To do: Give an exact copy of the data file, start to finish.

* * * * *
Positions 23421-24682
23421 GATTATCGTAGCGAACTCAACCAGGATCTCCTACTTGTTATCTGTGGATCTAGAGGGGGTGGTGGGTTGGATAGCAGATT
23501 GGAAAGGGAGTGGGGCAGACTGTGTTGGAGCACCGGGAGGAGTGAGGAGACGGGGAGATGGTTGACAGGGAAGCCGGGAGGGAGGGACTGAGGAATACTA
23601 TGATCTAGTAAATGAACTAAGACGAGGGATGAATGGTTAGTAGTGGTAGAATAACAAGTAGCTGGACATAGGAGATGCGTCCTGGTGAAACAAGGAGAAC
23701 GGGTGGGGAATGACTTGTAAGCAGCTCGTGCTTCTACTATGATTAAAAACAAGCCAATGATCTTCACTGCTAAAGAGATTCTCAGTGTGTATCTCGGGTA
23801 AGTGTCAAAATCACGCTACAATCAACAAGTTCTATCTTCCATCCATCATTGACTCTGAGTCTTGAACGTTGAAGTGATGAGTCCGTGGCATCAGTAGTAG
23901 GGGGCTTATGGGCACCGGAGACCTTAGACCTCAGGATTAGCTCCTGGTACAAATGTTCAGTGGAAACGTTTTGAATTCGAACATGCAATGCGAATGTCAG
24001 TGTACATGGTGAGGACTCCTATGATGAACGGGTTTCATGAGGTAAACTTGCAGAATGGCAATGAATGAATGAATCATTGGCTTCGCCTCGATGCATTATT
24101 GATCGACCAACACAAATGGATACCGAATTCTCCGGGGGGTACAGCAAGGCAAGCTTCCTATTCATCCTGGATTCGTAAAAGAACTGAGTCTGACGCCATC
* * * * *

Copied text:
Positions 23421-24682
23421 GATTATCGTAGCGAACTCAACCAGGATCTCCTACTTGTTATCTGTGGATCTAGAGGGGGTGGTGGGTTGGATAGCAGATT
23501 GGAAAGGGAGTGGGGCAGACTGTGTTGGAGCACCGGGAGGAGTGAGGAGACGGGGAGATGGTTGACAGGGAAGCCGGGAGGGAGGGACTGAGGAATACTA
23601 TGATCTAGTAAATGAACTAAGACGAGGGATGAATGGTTAGTAGTGGTAGAATAACAAGTAGCTGGACATAGGAGATGCGTCCTGGTGAAACAAGGAGAAC
23701 GGGTGGGGAATGACTTGTAAGCAGCTCGTGCTTCTACTATGATTAAAAACAAGCCAATGATCTTCACTGCTAAAGAGATTCTCAGTGTGTATCTCGGGTA
23801 AGTGTCAAAATCACGCTACAATCAACAAGTTCTATCTTCCATCCATCATTGACTCTGAGTCTTGAACGTTGAAGTGATGAGTCCGTGGCATCAGTAGTAG
23901 GGGGCTTATGGGCACCGGAGACCTTAGACCTCAGGATTAGCTCCTGGTACAAATGTTCAGTGGAAACGTTTTGAATTCGAACATGCAATGCGAATGTCAG
24001 TGTACATGGTGAGGACTCCTATGATGAACGGGTTTCATGAGGTAAACTTGCAGAATGGCAATGAATGAATGAATCATTGGCTTCGCCTCGATGCATTATT
24101 GATCGACCAACACAAATGGATACCGAATTCTCCGGGGGGTACAGCAAGGCAAGCTTCCTATTCATCCTGGATTCGTAAAAGAACTGAGTCTGACGCCATC